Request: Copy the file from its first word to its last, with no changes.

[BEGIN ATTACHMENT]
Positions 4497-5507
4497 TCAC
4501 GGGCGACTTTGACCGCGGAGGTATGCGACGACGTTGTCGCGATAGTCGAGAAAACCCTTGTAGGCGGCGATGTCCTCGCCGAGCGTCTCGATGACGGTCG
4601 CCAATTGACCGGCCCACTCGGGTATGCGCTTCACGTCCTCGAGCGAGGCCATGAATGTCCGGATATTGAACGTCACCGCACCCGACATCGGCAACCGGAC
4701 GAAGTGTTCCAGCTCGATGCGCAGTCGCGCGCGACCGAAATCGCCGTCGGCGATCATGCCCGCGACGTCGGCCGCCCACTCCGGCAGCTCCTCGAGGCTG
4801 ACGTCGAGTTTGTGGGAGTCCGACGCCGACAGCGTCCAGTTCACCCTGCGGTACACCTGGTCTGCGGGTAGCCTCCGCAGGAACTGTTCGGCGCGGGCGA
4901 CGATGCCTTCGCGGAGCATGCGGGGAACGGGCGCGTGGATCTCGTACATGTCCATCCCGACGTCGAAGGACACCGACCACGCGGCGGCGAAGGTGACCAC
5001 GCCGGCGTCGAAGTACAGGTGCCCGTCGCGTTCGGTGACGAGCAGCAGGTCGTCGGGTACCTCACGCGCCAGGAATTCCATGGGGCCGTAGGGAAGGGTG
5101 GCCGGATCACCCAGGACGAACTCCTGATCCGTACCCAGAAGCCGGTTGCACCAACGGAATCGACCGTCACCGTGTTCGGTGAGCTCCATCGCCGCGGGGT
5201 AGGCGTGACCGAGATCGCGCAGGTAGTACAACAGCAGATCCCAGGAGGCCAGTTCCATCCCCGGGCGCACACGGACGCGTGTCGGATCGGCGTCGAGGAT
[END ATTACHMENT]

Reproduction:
Positions 4497-5507
4497 TCAC
4501 GGGCGACTTTGACCGCGGAGGTATGCGACGACGTTGTCGCGATAGTCGAGAAAACCCTTGTAGGCGGCGATGTCCTCGCCGAGCGTCTCGATGACGGTCG
4601 CCAATTGACCGGCCCACTCGGGTATGCGCTTCACGTCCTCGAGCGAGGCCATGAATGTCCGGATATTGAACGTCACCGCACCCGACATCGGCAACCGGAC
4701 GAAGTGTTCCAGCTCGATGCGCAGTCGCGCGCGACCGAAATCGCCGTCGGCGATCATGCCCGCGACGTCGGCCGCCCACTCCGGCAGCTCCTCGAGGCTG
4801 ACGTCGAGTTTGTGGGAGTCCGACGCCGACAGCGTCCAGTTCACCCTGCGGTACACCTGGTCTGCGGGTAGCCTCCGCAGGAACTGTTCGGCGCGGGCGA
4901 CGATGCCTTCGCGGAGCATGCGGGGAACGGGCGCGTGGATCTCGTACATGTCCATCCCGACGTCGAAGGACACCGACCACGCGGCGGCGAAGGTGACCAC
5001 GCCGGCGTCGAAGTACAGGTGCCCGTCGCGTTCGGTGACGAGCAGCAGGTCGTCGGGTACCTCACGCGCCAGGAATTCCATGGGGCCGTAGGGAAGGGTG
5101 GCCGGATCACCCAGGACGAACTCCTGATCCGTACCCAGAAGCCGGTTGCACCAACGGAATCGACCGTCACCGTGTTCGGTGAGCTCCATCGCCGCGGGGT
5201 AGGCGTGACCGAGATCGCGCAGGTAGTACAACAGCAGATCCCAGGAGGCCAGTTCCATCCCCGGGCGCACACGGACGCGTGTCGGATCGGCGTCGAGGAT